I think the Canadian forest and paper industry has done a great job of turning that ship around, frankly. But there’s a long way to go. One of the problems is that our customers in the paper industry are not helping in some cases. Instead of fighting the misconceptions, some of them have jumped on the bandwagon and they’re touting how many trees they are saving by recycling. This just reinforces the stereotype that cutting trees is bad. We’re shooting ourselves in the foot to a certain extent.
PPC: One of the stats that struck me was the fact that agriculture accounts for 36 per cent of Canada’s total deforestation rate while forestry sits at four per cent. What makes people zero in on logging as the face of deforestation?
JM: I’m not a psychologist or a brain specialist, but I think it’s got a lot to do with how our brains interpret visual images. If you look at the front cover of the book, it’s a beautiful scene – gorgeous yellow canola flowers. You compare that to an ugly clear cut, and one is clearly good and the other is bad. That seems to be how our brain interprets it. And that’s the emotional connection that we get – when in actual fact, the canola field was deforested and the clear cut was reforested.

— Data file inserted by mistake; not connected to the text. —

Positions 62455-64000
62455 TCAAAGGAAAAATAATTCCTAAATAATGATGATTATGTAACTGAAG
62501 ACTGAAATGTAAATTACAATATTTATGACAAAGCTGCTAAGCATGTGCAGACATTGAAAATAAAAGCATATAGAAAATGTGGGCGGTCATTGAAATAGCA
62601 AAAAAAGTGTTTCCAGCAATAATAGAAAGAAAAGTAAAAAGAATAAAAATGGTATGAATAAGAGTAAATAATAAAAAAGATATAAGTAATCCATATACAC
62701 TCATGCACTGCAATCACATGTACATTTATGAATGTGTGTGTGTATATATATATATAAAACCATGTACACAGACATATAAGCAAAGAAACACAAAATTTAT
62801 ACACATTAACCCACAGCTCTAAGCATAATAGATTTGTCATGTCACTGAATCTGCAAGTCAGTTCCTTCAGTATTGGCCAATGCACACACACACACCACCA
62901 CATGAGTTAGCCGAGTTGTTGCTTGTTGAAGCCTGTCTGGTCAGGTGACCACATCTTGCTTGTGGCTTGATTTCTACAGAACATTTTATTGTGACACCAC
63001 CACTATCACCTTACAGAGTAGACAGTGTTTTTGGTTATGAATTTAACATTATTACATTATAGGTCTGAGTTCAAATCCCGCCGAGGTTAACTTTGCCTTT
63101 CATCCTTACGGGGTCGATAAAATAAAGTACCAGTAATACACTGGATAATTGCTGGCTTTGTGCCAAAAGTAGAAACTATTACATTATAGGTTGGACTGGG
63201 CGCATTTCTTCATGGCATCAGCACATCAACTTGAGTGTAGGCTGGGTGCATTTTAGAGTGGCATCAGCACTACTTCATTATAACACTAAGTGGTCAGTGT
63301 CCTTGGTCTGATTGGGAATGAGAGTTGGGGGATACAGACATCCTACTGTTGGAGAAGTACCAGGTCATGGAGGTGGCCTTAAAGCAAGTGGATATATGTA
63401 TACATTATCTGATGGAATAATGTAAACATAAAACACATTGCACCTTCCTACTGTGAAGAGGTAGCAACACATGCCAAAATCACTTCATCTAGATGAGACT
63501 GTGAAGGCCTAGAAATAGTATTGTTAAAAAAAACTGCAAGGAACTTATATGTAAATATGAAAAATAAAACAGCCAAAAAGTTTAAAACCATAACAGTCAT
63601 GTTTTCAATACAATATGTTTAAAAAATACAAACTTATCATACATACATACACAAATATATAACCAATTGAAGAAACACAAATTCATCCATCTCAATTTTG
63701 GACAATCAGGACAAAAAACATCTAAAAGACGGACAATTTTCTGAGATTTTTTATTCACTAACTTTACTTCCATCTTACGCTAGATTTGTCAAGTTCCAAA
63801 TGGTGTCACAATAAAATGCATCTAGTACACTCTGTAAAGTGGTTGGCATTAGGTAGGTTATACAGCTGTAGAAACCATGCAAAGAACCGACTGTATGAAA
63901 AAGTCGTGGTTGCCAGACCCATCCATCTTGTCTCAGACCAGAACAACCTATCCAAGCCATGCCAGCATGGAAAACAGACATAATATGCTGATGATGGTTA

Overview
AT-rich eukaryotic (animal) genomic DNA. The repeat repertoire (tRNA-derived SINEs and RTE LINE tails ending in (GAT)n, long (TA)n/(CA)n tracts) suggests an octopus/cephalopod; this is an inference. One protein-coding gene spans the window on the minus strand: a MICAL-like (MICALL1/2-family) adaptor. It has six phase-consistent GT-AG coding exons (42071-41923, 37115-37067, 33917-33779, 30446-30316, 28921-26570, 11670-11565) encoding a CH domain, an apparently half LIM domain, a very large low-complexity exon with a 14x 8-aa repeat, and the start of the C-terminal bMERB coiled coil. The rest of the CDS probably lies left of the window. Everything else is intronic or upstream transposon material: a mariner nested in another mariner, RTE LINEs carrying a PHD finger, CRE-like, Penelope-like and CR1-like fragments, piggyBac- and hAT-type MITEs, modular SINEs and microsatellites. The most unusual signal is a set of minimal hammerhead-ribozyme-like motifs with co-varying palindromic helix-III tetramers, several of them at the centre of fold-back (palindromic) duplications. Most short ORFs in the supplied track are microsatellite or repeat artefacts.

PPC: Your book sets out to prove that Canada is actually a world leader when it comes to best harvesting practices. What can other countries learn from our model?
JM: I know from talking to people from other countries that they do hold Canada in high esteem, but that’s really amongst the forestry people. The public, by and large, doesn’t even know this stuff. I would encourage other people to come to Canada to see how it works and learn from what we are doing here.
PPC: We have your book. What are some other ways that the pulp and paper industry can help spread the word that Canada’s harvesting is sustainable?
JM: Use the charts and information in the book, as well as blogs, articles and the media. Have a consistent message. Push sustainable forestry, not saving trees. Canada’s deforestation rate is one of the lowest in the world. We lead the world in certification of sustainably managed forests.
And I hope the book shows that factual accuracy is really important. Seek facts out in context and check everything you’re told. I want people to enjoy the book. I want them to challenge anything I say in it. And to just spread the word, get it out there.
To order a copy of Deforestation in Canada and Other Fake News, visit johnmullinder.ca.
This interview has been condensed and edited. It originally appeared on pulpandpapercanada.com.